"...the characters moved down the hallway of a music conservatory, beyond the walls of which, from unseen musicians, came a contralto voice, a sudden soaring passage from the Brahms Alto Rhapsody. This sound, which like all music — indeed like all pleasure — I had been numbly unresponsive to for months, pierced my heart like a dagger, and in a flood of swift recollection I thought of all the joys the house had known: the children who had rushed through its rooms, the festivals, the love and work, the honestly earned slumber, the voices and the nimble commotion, the perennial tribe of cats and dogs and birds — all this I realized was more than I could ever abandon ... And just as powerfully I realized I could not commit this desecration on myself. I drew upon some last gleam of sanity to perceive the terrifying dimensions of the moral predicament I had fallen into. I woke up my wife and soon telephone calls were made. The next day I was admitted to the hospital."
A few bars of music somehow dove through depression, "the gray drizzle of horror," as Styron calls it, and led him away from danger. I decided the Alto Rhapsody would be my soundtrack for this suicide season.

Johannes Brahms - "Alto Rhapsody (Op. 53)", by the Berliner Philharmoniker con. Claudio Abbado, with Marjana Lipovsek. [buy]

The piece starts in a minor key, moody, apprehensive, and trying to my ears, which are fairly unaccustomed to classical music. Then, around seven and a half minutes in, it starts stepping over to the major, and the remaining five and a half minutes are astoundingly beautiful. I can find little in language to accurately explain or describe it. Brahms, it seems, felt the same way. According to Barry Creasy, Chairman, Collegium Musicum of London, Brahms wrote the Alto Rhapsody in 1869 as a wedding present for Julie Schumann, who was marrying an Italian count instead of marrying Brahms. When he played it for Julie’s mother Clara (Robert Schumann’s wife, who Brahms had also been in love with, long story), she wrote in her diary,

"Johannes brought me a wonderful piece... he called it his bridal song... This piece seems to me neither more nor less than the expression of his own heart’s anguish. If only he would for once speak as tenderly!”
The lyrics are in German, a poem by Goethe called Winter Journey through the Harz Mountains, and I began to wonder if it could possibly compare to the music itself. I was astonished and contrite when I found this translation:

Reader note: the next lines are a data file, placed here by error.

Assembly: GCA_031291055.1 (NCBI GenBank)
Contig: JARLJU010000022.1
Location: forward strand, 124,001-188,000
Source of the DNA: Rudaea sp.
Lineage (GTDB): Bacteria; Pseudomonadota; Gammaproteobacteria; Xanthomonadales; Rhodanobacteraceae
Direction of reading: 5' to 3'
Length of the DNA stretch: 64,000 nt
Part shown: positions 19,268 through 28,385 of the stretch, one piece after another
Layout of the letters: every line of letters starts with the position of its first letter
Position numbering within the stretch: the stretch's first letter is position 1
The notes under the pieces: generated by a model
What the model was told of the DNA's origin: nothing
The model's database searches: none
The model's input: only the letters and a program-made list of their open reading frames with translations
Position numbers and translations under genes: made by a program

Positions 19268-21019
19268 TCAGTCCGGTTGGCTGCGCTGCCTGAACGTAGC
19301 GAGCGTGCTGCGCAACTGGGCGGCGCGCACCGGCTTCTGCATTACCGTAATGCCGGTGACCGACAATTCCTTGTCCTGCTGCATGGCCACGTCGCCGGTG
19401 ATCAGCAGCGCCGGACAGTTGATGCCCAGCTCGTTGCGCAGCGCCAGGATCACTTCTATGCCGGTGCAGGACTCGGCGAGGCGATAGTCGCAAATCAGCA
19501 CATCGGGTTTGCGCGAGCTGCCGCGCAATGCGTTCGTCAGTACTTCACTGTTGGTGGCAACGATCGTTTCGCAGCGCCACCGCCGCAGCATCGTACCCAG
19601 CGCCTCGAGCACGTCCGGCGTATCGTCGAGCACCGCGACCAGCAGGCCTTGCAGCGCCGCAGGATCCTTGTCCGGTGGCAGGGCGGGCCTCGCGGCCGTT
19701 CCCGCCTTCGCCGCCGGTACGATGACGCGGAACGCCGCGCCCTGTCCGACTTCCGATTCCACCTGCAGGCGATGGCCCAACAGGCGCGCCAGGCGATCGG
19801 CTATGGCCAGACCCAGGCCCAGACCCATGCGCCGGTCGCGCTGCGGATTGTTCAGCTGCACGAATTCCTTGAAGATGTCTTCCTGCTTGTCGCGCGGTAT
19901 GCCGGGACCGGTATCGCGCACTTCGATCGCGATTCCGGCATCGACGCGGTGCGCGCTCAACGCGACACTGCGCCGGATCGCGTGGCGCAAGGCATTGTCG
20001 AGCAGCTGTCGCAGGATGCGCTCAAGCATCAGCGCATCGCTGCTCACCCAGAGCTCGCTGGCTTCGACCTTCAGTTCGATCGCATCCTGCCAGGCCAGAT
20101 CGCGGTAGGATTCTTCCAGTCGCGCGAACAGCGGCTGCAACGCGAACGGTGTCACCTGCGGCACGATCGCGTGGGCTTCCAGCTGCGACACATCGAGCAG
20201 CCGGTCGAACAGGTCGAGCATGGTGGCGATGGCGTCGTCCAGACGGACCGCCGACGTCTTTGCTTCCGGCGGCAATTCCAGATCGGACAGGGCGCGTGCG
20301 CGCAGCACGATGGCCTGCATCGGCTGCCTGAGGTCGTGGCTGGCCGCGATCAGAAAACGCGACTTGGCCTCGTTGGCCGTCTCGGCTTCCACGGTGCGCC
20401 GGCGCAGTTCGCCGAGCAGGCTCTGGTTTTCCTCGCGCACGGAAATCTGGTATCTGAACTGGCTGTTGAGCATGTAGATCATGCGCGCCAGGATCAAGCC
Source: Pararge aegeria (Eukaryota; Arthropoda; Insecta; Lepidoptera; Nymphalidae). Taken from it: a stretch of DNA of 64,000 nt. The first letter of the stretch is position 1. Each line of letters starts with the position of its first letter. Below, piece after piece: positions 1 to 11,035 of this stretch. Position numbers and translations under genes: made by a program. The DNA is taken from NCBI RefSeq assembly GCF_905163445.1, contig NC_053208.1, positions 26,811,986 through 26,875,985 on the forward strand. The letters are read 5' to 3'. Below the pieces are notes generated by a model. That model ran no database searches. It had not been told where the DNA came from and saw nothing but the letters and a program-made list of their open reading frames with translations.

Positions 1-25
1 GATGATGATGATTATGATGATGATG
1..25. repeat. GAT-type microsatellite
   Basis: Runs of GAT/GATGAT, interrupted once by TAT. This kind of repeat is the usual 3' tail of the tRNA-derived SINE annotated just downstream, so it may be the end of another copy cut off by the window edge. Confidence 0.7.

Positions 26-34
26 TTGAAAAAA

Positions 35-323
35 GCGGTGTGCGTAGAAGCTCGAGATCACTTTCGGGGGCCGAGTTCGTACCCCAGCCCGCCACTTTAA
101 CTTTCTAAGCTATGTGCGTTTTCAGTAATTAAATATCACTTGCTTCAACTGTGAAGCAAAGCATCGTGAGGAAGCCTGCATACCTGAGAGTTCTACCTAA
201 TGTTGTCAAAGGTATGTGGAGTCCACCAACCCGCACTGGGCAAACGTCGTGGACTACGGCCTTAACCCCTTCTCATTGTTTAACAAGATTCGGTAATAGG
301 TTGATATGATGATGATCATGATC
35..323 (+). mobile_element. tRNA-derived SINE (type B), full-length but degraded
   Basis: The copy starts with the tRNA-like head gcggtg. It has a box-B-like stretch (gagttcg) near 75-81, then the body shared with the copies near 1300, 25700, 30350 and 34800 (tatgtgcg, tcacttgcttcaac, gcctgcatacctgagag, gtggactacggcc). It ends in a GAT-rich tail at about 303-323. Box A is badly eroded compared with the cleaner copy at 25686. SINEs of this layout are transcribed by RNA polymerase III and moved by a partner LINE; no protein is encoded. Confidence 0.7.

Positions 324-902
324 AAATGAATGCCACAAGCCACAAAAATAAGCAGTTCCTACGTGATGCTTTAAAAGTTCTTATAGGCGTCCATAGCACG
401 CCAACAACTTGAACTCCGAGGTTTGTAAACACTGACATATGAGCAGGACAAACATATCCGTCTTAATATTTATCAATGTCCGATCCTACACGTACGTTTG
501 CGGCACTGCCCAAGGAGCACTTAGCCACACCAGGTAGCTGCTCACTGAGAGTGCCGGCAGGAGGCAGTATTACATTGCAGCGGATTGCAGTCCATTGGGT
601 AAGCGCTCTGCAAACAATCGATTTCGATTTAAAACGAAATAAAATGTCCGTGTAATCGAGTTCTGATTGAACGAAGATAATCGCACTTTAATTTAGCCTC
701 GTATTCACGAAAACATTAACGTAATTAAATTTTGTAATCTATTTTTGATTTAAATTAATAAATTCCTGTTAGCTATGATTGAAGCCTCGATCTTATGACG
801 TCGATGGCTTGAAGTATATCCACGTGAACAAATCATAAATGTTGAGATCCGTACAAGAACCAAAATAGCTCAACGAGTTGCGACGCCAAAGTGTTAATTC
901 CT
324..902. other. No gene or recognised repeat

But who is that apart?
In the underbrush his path loses itself.
Behind him
The shrubs clap together,
The grass stands up again,
The wasteland engulfs him.
Ah, who heals the pains
Of him, for whom balsam became poison?
Who drank hatred of Man
Out of the fullness of love?
First despised, now a despiser,
He furtively consumes
His own merit
In unsatisfying egotism.

If there is in Thy Psalter,
Father of love, one note
To his ear audible,
Then refresh his heart!
Open his clouded gaze
To the thousand springs
Next to the thirsting one
In the desert!

Goethe, tenderly, clearly, spells out depression and pleads for its defeat. And the music Brahms set these words to - when he wrote it to ease his own pain, then more than 100 years later through the speakers of William Styron’s television, and perhaps now as you listen on a computer somewhere - actually embodies the poem. It becomes the "one note to his ear audible," to "refresh his heart." Goethe to Brahms to Styron to You. Each link a little closer to expressing the inexpressible.

Elliott Smith - "I Didn't Understand" [buy]

The Handsome Family - "Lake Geneva" [buy]

[John K Samson is the lead singer of The Weakerthans and a founding member of Arbeiter Ring Publishing. The next Weakerthans album, tentatively titled Civil Twilight, will be recorded sometime in 2007. Unless it isn't.]

(Previous guest-blogs: Parenthetical Girls, artist Daria Tessler, Clem Snide, Marcello Carlin, Beirut, Jonathan Lethem, Will Butler (Arcade Fire), Al Kratina, Eugene Mirman, artist Dave Bailey, Agent Simple, artist Keith Andrew Shore, Owen Ashworth (Casiotone for the Painfully Alone), artist Kit Malo with Alden Penner (The Unicorns) 1 2, artist Rachell Sumpter, artist Katy Horan 1 2, David Barclay (The Diskettes), artist Drew Heffron, Carl Wilson, artist Tim Moore, Michael Nau (Page France), Devin Davis, Will Sheff (Okkervil River), Edward Droste (Grizzly Bear), Hello Saferide, Damon Krukowski (Damon & Naomi), Brian Michael Roff, Howard Bilerman (producer: Silver Mt. Zion, Arcade Fire, etc.). There are many more to come.)